The solution

We decided we needed one more table to act as a join table between the specific transaction tables, and other tables that need to reference transactions. That way we only need one join column in the ledger table (transaction_id) and we don't need to modify tables that reference transactions when we add new transaction types:

id bank_transfer_id card_payment_id
... ... ...

To make things a bit more user friendly we added a check that enforces equality between the one non-null join column and the id column. It doesn't make a huge difference but removes one layer of indirection when working with transaction ids (as the id columns in the join table and specific tables are the same).

Postgres table inheritance

This turned out to be a dead end but we did look at Postgres table inheritance as when we first heard about it, it sounded like it might be relevant for our use case. Unfortunately the current implementation comes with some serious limitations that preclude its use in this situation. Foreign keys aren't supported and crucially inserting into a child table doesn't make the row visible when querying the parent table.

Meanwhile in the application code

We decided early-on that we weren't going to use an ORM for our Postgres layer. Enough has been written about that decision elsewhere so I won't touch on it here. What we did do was build some simple tools to help move data between Kotlin objects and database rows. It's not very exciting but uses reflection to read Kotlin objects, take the relevant fields and knows how to map them to database types. All Postgres primitives are supported and there's some logic for supporting enums and our typesafe constants (our attempt at fulfilling our desire for enum-like classes with inheritance). The best thing is that you can add or remove fields from entity classes without needing to make any code changes to the mapping logic.

The base classes are the Entity and ID<T> classes (we're using uuids for primary keys everywhere):

open class Entity<T>(
    open val id: ID<out T>,
    open val createdAt: Instant

open class DeletableEntity<T>(
    override val id: ID<out T>,
    override val createdAt: Instant,
    open val deletedAt: Instant?
) : Entity<T>(id, createdAt)

@JsonSerialize(using = ToStringSerializer::class)
data class ID<T>(
    private val uuid: UUID = UUID.randomUUID()
) {

    constructor(uuidString: String) : this(UUID.fromString(uuidString))

    override fun toString() = uuid.toString()
    override fun equals(other: Any?) = other is ID<*> && this.uuid == other.uuid
    override fun hashCode() = uuid.hashCode()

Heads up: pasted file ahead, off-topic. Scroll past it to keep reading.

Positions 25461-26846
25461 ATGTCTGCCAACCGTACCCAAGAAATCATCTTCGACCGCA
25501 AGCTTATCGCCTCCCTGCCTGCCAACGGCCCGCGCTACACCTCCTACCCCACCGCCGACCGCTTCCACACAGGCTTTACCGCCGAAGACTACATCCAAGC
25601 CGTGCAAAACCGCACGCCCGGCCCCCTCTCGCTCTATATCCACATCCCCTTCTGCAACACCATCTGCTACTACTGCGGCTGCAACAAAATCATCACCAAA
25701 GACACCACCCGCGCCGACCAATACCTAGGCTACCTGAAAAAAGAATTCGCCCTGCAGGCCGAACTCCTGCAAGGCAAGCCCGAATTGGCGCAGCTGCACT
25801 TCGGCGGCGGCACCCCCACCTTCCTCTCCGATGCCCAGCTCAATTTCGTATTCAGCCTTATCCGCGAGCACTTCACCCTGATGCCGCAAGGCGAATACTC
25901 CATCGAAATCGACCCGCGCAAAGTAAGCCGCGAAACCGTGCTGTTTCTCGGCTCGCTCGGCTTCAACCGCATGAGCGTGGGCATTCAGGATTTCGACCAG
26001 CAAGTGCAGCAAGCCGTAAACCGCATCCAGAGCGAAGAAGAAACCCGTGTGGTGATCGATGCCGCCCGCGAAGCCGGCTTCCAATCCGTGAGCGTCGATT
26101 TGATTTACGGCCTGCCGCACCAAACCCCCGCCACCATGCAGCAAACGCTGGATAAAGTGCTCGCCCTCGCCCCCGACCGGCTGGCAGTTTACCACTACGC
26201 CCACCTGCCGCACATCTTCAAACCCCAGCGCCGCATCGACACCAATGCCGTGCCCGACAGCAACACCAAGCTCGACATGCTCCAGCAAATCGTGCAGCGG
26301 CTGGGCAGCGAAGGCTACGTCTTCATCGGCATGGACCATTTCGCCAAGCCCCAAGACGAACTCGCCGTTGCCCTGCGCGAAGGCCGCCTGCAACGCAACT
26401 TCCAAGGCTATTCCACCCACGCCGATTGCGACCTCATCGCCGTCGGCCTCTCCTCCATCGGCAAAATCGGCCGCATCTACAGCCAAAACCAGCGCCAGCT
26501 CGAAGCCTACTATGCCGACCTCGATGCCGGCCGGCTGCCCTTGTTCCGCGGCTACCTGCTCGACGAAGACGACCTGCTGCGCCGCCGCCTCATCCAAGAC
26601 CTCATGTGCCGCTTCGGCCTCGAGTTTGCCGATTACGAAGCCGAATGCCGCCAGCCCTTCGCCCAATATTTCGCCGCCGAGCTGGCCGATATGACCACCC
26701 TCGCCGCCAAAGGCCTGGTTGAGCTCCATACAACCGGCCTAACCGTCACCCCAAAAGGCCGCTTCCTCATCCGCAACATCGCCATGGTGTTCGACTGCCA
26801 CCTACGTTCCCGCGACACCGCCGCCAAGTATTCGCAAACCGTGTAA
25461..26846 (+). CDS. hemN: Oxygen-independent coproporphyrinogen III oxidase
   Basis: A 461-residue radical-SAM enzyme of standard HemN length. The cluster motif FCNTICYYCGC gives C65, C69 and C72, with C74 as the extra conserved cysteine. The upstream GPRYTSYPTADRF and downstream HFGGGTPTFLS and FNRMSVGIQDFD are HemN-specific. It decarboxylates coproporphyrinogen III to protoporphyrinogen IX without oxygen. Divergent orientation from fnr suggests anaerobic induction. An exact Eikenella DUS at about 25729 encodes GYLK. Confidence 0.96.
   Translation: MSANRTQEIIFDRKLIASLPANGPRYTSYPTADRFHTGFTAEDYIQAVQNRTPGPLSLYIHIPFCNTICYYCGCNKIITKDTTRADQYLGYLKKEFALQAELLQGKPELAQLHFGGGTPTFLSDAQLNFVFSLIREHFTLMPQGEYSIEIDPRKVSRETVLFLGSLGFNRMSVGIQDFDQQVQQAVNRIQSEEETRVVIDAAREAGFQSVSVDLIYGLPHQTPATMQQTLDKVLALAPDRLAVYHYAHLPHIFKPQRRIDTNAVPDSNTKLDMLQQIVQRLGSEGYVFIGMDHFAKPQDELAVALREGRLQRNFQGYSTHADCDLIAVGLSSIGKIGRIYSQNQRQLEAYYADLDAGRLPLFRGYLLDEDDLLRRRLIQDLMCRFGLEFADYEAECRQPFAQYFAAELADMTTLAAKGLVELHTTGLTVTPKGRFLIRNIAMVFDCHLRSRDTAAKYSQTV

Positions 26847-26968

and everything stored in a table inherits from those classes. It's fairly straightforward. We also have some base classes that represent tables (e.g. ImmutableTable<T : Entity<T>>) that include some basic queries you can run on any table (e.g. get, insert, getAll).

The transaction classes all inherit from the Entity base class as well as the sealed Transaction class that looks something like:

sealed class Transaction<T : Transaction<T>>(
    open val organisationId: ID<Organisation>,
    open val status: TransactionStatus,
    override val id: ID<T> = ID(),
    override val createdAt: Instant = Instant.now(),
) : Entity<T>(
    id, createdAt

Being able to use a sealed class here is great for application logic that needs to handle all possible transaction types. The when statement enforces exhaustive case handling at compile time e.g.

val inserted = when (transaction) {
    is LedgerCorrectingTransaction -> ledgerCorrectingTransactionTable.createTransaction(transaction)
    is ManualTopupTransaction -> manualTopupTransactionTable.createTransaction(transaction)

meaning that adding a new transaction to the type hierarchy raises a compile error across the codebase until a branch is added. It's only a small thing but makes it much easier to add new transaction types without risking runtime errors.

Common operations

Each of the sealed subclasses of the Transaction class represent a specific transaction type and have their own table in the database. When we want to create a transaction we create a row in the relevant specific table and create a row in the transactions table as part of the same transaction.

To retrieve a transaction we can either switch on the concrete type (if it's known at runtime) by selecting on the ID<SpecificTransactionType> or we can invoke a slightly more expensive call that takes an ID<Transaction<*>> and performs a lookup on the transactions table to determine the correct concrete table to retrieve the transaction from.


Our application necessitated building a lot of dashboards. To display a transaction dashboard, we often had to collect rows from multiple concrete transaction tables. These queries can get pretty nasty (especially if you want to support sorting, filtering and pagination) unless the relevant data is copied from the specific tables into the transaction table. For example, transaction state (CREATED, EXECUTED, VOIDED, etc.)was duplicated into the transactions table making it easy for us to display all transactions in a specific state. This would have been very tedious without duplicating data into the base table Keeping the duplicated data in sync poses a significant challenge (we couldn't find a good way to use checks for this) but it did leave us with dashboards that were performant and easy to iterate.

© 2023 Henry Course